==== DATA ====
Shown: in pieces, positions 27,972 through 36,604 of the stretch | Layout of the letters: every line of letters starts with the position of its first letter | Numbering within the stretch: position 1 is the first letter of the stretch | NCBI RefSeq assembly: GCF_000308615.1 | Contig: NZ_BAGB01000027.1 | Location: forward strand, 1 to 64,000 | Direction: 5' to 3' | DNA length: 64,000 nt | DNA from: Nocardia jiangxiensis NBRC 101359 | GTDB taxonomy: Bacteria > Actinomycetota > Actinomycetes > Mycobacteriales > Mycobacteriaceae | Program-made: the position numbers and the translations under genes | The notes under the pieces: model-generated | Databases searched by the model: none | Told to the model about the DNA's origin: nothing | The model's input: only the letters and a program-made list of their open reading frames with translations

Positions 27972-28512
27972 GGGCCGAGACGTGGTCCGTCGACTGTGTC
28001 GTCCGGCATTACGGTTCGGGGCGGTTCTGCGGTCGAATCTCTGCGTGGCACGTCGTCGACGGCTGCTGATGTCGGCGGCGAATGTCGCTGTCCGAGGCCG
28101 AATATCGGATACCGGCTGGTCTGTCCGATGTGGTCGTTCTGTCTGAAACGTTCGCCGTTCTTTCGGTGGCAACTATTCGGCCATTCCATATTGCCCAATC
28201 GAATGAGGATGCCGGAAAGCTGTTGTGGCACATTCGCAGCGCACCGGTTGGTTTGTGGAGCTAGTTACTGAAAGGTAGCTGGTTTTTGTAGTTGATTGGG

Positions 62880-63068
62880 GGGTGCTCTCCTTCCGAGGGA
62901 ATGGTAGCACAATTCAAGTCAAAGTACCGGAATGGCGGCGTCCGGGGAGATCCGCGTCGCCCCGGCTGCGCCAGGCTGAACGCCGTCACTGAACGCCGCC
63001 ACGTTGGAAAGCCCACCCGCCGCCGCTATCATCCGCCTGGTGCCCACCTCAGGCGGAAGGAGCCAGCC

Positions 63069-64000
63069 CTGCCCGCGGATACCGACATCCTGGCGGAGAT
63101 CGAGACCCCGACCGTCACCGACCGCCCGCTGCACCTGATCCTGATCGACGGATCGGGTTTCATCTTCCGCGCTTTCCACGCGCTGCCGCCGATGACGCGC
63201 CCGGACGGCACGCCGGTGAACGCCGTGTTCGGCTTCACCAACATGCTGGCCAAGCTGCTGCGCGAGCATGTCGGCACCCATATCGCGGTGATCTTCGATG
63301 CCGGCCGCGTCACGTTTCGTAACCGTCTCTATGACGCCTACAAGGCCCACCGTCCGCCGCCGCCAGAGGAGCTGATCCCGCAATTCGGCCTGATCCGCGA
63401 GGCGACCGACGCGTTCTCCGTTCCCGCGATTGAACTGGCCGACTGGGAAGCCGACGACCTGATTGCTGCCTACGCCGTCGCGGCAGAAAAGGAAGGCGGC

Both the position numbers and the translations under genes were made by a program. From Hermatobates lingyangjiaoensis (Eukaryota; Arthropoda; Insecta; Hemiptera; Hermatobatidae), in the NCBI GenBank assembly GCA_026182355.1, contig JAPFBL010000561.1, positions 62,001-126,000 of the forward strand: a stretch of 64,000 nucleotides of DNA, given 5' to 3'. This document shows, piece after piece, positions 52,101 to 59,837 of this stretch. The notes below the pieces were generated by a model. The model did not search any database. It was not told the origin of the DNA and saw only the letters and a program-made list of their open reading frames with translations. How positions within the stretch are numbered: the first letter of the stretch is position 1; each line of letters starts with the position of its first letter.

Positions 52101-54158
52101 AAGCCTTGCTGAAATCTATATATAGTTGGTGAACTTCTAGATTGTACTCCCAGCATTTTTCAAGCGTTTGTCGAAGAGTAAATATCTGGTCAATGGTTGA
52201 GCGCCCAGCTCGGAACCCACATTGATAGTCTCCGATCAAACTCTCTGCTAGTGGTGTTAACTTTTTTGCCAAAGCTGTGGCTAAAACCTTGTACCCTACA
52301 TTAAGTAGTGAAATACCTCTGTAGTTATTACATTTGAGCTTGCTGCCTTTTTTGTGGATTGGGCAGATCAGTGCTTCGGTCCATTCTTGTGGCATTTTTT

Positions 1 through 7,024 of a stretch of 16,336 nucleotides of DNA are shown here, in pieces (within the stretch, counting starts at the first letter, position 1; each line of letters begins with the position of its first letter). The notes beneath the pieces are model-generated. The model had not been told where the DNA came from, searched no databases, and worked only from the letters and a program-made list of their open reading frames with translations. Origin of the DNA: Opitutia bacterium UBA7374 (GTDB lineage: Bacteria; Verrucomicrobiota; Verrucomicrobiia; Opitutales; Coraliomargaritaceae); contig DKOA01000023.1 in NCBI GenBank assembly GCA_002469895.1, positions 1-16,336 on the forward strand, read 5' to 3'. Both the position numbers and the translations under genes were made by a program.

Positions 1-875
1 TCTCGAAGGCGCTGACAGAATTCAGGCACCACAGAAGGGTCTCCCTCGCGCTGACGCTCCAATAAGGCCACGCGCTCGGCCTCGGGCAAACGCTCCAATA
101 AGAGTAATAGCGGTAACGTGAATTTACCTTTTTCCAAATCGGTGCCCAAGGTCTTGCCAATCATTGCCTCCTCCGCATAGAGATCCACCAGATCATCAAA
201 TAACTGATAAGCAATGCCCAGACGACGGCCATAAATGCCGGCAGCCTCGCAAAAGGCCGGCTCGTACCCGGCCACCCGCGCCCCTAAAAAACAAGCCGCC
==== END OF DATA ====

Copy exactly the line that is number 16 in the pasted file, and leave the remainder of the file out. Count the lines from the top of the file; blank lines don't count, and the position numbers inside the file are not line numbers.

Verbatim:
63401 GGCGACCGACGCGTTCTCCGTTCCCGCGATTGAACTGGCCGACTGGGAAGCCGACGACCTGATTGCTGCCTACGCCGTCGCGGCAGAAAAGGAAGGCGGC